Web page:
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Pregnant Woman Denied Miscarriage Prescription at Walgreens

Photograph by Francis Joseph Dean/REX/Shutterstock

When Nicole Arteaga found out she was pregnant two months ago, she and her husband were ecstatic. But after suffering a previous miscarriage, the couple was hesitant to tell anyone.

On Friday, however, the grief-stricken mother reached out to friends and family on Facebook, sharing news of her pregnancy, along with the heartbreaking discovery that the baby's development had stopped.

According to her post, Arteaga was given two options: Let the doctors perform a D&C (a surgical procedure to remove the contents of her uterus) or take a prescription to end her pregnancy. She chose the latter of the two. However, when she arrived at Walgreens to pick up her medication, Arteaga said the pharmacist refused to fill the prescription.

"Last night, I went to pick up my medication at my local Walgreens only to be denied the prescription I need," the Arizona mom wrote on Facebook. "I stood at the mercy of this pharmacist explaining my situation in front of my 7-year-old and five customers standing behind only to be denied because of his ethical beliefs."

"(He) asks me if I'm pregnant, which I say yes, and he tells me, 'I'm not giving you this one. I can't give you this one,'" she told AZ Family.

Her post, which has now been shared more than 35,000 times, goes on to say that this wasn't something she wanted; it was something she had "zero control over"—a "roller coaster" of emotional pain that no woman should have to go through.

Despite understanding his beliefs—"we all have them," she wrote—Arteaga added, "He has no idea what it's like to want nothing more than to carry a child to full term and be unable to do so."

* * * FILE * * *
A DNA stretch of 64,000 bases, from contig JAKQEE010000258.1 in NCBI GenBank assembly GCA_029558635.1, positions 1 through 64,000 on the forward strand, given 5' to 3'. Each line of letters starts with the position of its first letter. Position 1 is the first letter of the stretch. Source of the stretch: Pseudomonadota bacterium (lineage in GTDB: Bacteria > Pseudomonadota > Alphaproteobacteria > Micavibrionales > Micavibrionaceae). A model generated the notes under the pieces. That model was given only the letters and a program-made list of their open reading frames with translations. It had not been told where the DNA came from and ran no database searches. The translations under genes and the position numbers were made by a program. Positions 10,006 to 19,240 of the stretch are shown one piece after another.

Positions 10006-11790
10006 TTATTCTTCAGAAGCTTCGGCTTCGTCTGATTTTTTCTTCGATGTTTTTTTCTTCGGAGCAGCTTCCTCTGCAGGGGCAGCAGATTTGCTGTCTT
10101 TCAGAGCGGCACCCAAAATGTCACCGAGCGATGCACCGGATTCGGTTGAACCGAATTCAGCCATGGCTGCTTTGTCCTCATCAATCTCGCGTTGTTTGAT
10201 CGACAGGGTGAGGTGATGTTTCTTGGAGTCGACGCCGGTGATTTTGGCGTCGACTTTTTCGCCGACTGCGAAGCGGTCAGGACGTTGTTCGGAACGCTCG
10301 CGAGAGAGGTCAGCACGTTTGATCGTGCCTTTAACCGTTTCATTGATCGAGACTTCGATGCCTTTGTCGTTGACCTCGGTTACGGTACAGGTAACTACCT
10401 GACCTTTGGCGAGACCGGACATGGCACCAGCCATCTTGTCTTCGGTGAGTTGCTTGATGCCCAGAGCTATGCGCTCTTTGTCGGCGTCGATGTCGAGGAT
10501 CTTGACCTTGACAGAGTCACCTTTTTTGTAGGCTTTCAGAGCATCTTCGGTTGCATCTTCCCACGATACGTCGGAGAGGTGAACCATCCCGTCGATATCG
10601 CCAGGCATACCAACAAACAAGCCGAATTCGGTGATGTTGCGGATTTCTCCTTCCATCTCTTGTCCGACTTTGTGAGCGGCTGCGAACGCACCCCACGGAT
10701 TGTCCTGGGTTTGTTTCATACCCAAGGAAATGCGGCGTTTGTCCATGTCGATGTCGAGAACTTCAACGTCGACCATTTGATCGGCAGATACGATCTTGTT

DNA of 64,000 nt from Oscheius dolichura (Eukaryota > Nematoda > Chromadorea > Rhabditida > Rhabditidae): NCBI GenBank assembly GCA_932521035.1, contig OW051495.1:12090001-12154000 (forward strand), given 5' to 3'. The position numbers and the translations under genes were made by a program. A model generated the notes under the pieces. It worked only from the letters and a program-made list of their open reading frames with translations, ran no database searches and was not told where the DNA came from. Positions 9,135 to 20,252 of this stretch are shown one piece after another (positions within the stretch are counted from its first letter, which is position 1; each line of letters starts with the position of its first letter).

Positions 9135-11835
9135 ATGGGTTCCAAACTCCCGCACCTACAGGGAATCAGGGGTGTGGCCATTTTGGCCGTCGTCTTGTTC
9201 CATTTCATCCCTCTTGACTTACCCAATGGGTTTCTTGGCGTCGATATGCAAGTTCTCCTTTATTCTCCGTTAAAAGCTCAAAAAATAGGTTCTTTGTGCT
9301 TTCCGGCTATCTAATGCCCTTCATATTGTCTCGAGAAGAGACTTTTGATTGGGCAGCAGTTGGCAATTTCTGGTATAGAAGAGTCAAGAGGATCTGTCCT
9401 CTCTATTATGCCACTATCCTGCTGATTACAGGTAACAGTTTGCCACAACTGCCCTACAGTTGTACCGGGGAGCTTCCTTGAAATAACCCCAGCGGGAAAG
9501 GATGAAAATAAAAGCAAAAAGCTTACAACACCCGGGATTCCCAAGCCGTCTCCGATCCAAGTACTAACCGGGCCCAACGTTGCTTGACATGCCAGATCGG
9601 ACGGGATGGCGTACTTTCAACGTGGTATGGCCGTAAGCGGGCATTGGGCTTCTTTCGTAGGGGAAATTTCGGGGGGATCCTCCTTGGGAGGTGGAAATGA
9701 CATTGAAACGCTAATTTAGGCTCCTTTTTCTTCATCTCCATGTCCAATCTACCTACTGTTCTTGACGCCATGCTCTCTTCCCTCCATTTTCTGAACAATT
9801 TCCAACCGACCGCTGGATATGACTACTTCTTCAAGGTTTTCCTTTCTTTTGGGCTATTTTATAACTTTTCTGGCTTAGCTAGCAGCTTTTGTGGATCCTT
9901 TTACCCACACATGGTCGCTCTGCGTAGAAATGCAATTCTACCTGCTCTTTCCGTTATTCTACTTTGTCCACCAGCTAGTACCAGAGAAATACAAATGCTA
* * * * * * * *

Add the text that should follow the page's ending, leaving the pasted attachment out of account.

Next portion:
He has no idea what it's like to want nothing more than to carry a child to full term and be unable to do so.

Ultimately, she left the store in tears, feeling "ashamed and feeling humiliated by a man who knows nothing of my struggles but feels it is his right to deny medication prescribed to me by my doctor."

Arteaga said she did what she could to “report the situation.” In addition to contacting store management and Walgreens' corporate office, she filed a complaint with the Arizona Board of Pharmacy. Walgreens later issued this statement:

"After learning what happened, we reached out to the patient and apologized for how the situation was handled. To respect the sincerely held beliefs of our pharmacists while at the same time meeting the needs of our patients, our policy allows pharmacists to step away from filling a prescription for which they have a moral objection. At the same time, they are also required to refer the prescription to another pharmacist or manager on duty to meet the patient's needs in a timely manner. We are looking into the matter to ensure that our patients' needs are handled properly.”

Though her prescription was later transferred to another location for pickup without incident, Arteaga's post has since sparked a discussion about ethics, women's rights and moral beliefs.

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